Mr. Toad’s Wild Ride -> the Many Adventures of Winnie the Pooh – This doesn’t make the list because I think Mr. Toad’s Wild Ride is an iconic attraction the replacement of which is tantamount to “Disney treason.” In fact, had I been active online during the “Save Toad” campaign, I probably would’ve been indifferent. After all, Mr. Toad’s Wild Ride was dated and had a good run. The Imagineers were capable of doing far better.
Unfortunately, “better” didn’t happen. Unlike the revolutionary Pooh’s Hunny Hunt, built a year later at Tokyo Disneyland (which was undoubtedly in development at the same time as this version), the Many Adventures of Winnie the Pooh was a lateral technical move, and a squandered opportunity.
The ride itself lacks the charm and whimsy of Mr. Toad’s Wild Ride and it fails to showcase Pooh’s posse and their quirky personalities, making the change a net loss. This could be the most popular attraction in Fantasyland–it was at Tokyo Disneyland until the Enchanted Tale of Beauty and the Beast Mega E-Ticket opened. Instead, it’s a mid-tier dark ride that feels like it could’ve been built in 1971.
The Magic of Disney Animation -> Star Wars Launch Bay – None of this would exist without Disney animation. I guess in a way, it’s fitting irony that what Disney used to be all about has been replaced with what Disney is now all about. Since the Magic of Disney Animation has been a shell of its former self since actual animators left the building over a decade ago, it’s a little easier to swallow.
Still, I remember this being such an exciting and inspiring attraction when I was a kid, and it left me drawing and dreaming long after our trips. I can only imagine how many kids grew up to be animators because of it. Launch Bay is so half-hearted that it isn’t inspiring anyone to do anything…except maybe buy merchandise?
Now that Star Wars: Galaxy’s Edge is open, Launch Bay is even sadder and a shell of its former self, which wasn’t much to begin with. The sooner this space is reimagined again, the better. It can’t get any worse than what’s there now.
Horizons -> Mission Space – I’ll be honest: I don’t really remember Horizons. My family visited numerous times while it was operating, but for some reason, it didn’t stick with me (that, or we didn’t do it much). Although I have watched ride through videos of it numerous times, I don’t have the same emotional attachment to Horizons as many fans.
As much as I think Horizons was a brilliant dark ride with an optimistic and inspiring view of the future, I view Mission Space as a story of squandered potential. This was to be the Space pavilion. Few things are more inspiring than humankind’s exploration of space. How do you not fully convey that?!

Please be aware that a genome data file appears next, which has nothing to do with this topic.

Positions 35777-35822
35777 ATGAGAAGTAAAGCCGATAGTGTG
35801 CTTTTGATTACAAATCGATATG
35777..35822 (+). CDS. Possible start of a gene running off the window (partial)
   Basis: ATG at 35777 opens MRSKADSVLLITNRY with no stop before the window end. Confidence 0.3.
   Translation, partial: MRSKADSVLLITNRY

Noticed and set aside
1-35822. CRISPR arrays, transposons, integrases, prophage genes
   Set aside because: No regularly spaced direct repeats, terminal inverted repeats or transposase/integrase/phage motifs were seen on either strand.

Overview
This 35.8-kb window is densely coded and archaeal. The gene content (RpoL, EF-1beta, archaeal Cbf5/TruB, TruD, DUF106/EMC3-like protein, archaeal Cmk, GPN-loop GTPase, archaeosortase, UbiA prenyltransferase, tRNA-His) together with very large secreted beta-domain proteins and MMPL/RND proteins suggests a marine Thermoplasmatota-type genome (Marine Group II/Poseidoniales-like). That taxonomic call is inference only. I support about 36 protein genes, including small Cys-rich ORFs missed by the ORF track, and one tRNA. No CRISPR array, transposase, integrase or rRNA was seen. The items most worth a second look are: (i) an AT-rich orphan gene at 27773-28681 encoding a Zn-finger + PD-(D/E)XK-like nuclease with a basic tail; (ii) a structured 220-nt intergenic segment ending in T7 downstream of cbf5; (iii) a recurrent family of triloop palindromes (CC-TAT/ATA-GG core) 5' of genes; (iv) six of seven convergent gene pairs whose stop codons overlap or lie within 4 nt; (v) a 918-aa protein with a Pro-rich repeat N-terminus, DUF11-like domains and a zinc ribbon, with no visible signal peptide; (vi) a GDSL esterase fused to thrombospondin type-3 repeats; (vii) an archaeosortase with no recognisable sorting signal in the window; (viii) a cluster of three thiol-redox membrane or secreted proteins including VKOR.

Were Mission Space actually a thought and emotion-provoking attraction offering a glimpse into the promise of space exploration, and not merely an entertaining simulator, I think the loss of Horizons wouldn’t sting nearly as much. It also doesn’t help that Mission Space can be uncomfortable and unpleasant, which is why it makes our list of attractions we skip at Epcot.
Alien Encounter -> Stitch’s Great Escape – I experienced Alien Encounter for the first at just the right time in my life, when I was 10 years old, shortly after it opened. I was at an age where I could grasp some of the dark humor in the pre-show, but not so old that the attraction didn’t scare me a tad.
It had everything that made an attraction awesome to me: an interesting story, an entertaining wait in line, and original characters with personality. Sure, it scared children–but there were plenty of warnings, and Stitch’s Great Escape also scared children–but it was satirical, well-written, and thrilling.
Alien Encounter was a thoughtful attraction disguised under the hype of “aliens,” whereas its replacement is mindless and clumsy. At least Stitch’s Great Escape has now been retired, too. Addition by subtraction.
Journey into Imagination -> Journey into Imagination with Figment – Some Disney attractions are so captivating and entertaining that they are timeless. Despite utilizing technology from the 1800s, I doubt anyone’s reaction to Haunted Mansion is that it feels dated. The same holds true for the original Journey into Imagination. The original was, in a word, mesmerizing. In another word–as cliche as this sounds–it was imaginative.
As a young child, I was spellbound by this attraction, its characters, and the scenes they inhabited. I remember it in vivid detail not because we rode it over and over (although we did), but because it was a timeless attraction that captured the attention of guests, sparked their imaginations, and left an indelible impression. The replacement, Journey into Imagination with Figment (I’m not even acknowledging the insipid and short-lived Journey into Your Imagination) seems like it strives to annoy rather than inspire.
Yeah…so I have to admit that writing this list bummed me out a bit. I’d like to think of myself as a realist, albeit one who is largely optimistic (maybe to a fault) about the parks, but a few of these really sting. In some cases, like Journey into Imagination and Alien Encounter, it’s a personal thing.
In other instances, it seems like Disney, renowned for the “Disney Difference” just isn’t trying. I think there’s a lot to be optimistic about in terms of the parks’ future, but a place as financially successful and with as high of standards as Walt Disney World should and can do better than some of what’s on this list…
Do you agree or disagree with my list? Do you miss any of these attractions, or do you think the replacements are true progress? Which extinct attraction do you miss most? Any questions we can help you answer? Hearing your feedback–even when you disagree with us–is both interesting to us and helpful to other readers, so please share your thoughts below in the comments!